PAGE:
Pie-Q Test: Everything You Need to Pull Off a Perfect Pizza at Home

Unlike grilling burgers or smoking barbecue, pizza has no off-season. It’s fast, inexpensive, kid-friendly, and endlessly customizable. In short, there is no bad time to have pizza. And right now you’re living in the golden age of artisanal pies made at home. Over the last few years manufacturers have churned out a range of easy-to-use backyard ovens—and even some countertop versions—that clock in at around 900 degrees, getting way hotter than a standard kitchen oven. From basic margarita style to specialty pies like Detroit- or Sicilian-style, once you get hooked on making pizza at home you’ll forget the local pizza shop’s number. But equipment alone is only half the story.

Be Pizza-Prepared

Baking a proper pizza starts with the right dough. A Google search yields tons of recipes for pizza dough, but most are designed for indoor ovens. “A lot of the strategies for indoor pizza home ovens won’t work well outdoors,” says Andrew Janjigian, who has covered pizza making for Cook’s Illustrated and King Arthur’s flour, and produces a newsletter about baking at wordloaf.org. “Home ovens typically don’t get higher than 550 degrees. A typical pizzeria oven is going to get at least 700 degrees—and that 150- to 200-degree difference is big.”

The key? Build the dough more like a pizzeria does, optimized for higher heat. “Indoor pizza recipes put things like sugar, oil, and sometimes diastatic malt, an enzyme that promotes sugar formation in the dough, all to get it to brown quickly—but in an oven that is 700 to 900 degrees, those things are a detriment because they’re more likely to burn,” says Janjigian. If you don’t have the time to make your own dough, call your local pizzeria to see if they’ll sell you some.

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Janjigian explains that in a commercial oven there’s more room for the pizza, but in a backyard version, you have an intense heat source basically right next to the pie. That means there’s often more responsibility on you to rotate the pie once inside the oven to make sure it’s cooking evenly, around the circle, but also top and bottom.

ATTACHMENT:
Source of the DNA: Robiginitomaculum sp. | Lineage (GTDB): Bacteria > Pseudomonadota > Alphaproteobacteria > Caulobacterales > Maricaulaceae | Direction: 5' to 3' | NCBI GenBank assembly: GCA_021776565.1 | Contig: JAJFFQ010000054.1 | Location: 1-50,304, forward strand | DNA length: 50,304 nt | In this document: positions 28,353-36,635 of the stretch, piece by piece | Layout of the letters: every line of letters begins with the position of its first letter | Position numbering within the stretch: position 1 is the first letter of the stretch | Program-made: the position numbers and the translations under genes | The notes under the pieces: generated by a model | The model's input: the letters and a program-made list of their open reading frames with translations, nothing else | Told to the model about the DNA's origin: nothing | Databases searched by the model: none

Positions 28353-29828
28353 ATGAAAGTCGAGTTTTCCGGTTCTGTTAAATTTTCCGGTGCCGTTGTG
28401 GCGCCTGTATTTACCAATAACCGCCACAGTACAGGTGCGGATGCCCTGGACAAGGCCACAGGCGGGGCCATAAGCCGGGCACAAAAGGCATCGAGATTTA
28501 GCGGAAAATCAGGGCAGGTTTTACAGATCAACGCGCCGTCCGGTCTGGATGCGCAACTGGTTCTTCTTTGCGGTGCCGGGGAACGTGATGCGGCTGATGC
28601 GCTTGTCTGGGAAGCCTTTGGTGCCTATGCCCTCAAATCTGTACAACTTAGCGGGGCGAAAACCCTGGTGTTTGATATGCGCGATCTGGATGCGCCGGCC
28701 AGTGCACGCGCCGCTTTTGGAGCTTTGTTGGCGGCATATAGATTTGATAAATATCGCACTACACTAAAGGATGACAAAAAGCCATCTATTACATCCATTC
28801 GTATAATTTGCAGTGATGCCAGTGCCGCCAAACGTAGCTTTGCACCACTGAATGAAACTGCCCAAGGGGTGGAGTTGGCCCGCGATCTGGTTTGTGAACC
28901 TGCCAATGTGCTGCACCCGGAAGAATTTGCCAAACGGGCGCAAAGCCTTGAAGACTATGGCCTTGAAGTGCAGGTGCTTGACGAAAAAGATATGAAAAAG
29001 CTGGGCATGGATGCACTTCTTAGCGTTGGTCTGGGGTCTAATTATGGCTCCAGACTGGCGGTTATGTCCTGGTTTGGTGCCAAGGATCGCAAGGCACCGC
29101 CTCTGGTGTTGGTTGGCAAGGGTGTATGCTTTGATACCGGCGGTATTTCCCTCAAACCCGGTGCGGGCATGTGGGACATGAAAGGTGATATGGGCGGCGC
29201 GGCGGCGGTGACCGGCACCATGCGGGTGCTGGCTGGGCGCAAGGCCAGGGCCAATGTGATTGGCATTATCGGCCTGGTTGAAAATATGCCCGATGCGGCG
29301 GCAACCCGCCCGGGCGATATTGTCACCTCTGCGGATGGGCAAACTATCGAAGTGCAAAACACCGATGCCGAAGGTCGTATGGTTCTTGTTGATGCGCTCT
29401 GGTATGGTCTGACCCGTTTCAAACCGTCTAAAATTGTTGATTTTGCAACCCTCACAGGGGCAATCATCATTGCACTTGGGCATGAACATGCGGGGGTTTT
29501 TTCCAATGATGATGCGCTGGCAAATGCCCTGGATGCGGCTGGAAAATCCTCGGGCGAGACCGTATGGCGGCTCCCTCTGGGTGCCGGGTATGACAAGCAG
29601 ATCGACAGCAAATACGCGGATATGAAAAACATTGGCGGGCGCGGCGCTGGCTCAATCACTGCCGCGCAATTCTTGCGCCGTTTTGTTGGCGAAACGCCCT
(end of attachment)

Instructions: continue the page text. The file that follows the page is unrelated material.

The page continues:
“There’s definitely too much of a good thing when it comes to heat,” he says. “Just because you can crank the oven up to 1,000 degrees, it doesn’t mean you should. I like 700 to 800 degrees—that’s kind of the perfect middle ground.” And it’s always a smart move to preheat the oven before sliding a pie in. Aim for about 30 minutes, if your oven has a door, and about 45 if it doesn’t.

Here are some of the best pizza ovens, for indoor and outdoor cooking, plus all the gear you need to turn out amazing artisanal pies.

1. Breville Smart Oven Pizzaiolo
While this 18-inch wide oven sits on top of your counter, it gets hotter than your full-size version. Designed specifically for pizza—you’ll have to get your toast elsewhere—it converts 1,800 watts into 750-degree heat to turn the dough, cheese, and sauce into a pizza in about two minutes using convection, conductive, and radiant heat. The deck pulls out a bit when you open the door, which makes loading a 12-inch pizza on from the peel easier. You could crank out a few smaller pies in the time it takes your regular oven to come up to temperature to cook a single pizza.
[$1,000; breville.com]
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2. Ooni Karu 16
Engineers added some useful updates to the newest Ooni, one of the first backyard oven brands. A built-in digital thermometer provides the ambient temperature inside the oven and a tilt-down door prevents excessive heat loss while still allowing you to keep your eyes on the cook. The 17-inch wide oven floor can bake up a 16-inch pie, or roast a smaller quarter sheet pan or cast-iron skillet full of meat or veggies. Fire it up with propane during the week (with a $100 burner accessory). When you have more time, get a fire going with hardwood kindling or charcoal.
[$799; ooni.com]
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3. Solo Stove Pi Pizza Oven
Solo Stove, experts in smokeless firepits, have a round, modern take on a traditional pizza oven. At just over 30 pounds, this wood-burning oven which you can fit with a gas burner (a $175 accessory that attaches to the back) is on the lighter side. Weighing less than portable cookers, it’s easy to transport to a friend’s house or tailgate, where it will crank out 12-inch pies. The flat, 20.5-inch wide top makes a great shelf to store a peel or keep pies warm, though you might want to add Solo’s silicone mat (a $30 accessory) to keep the stainless steel scuff free.
[$625; solostove.com]
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4. Gozney Dome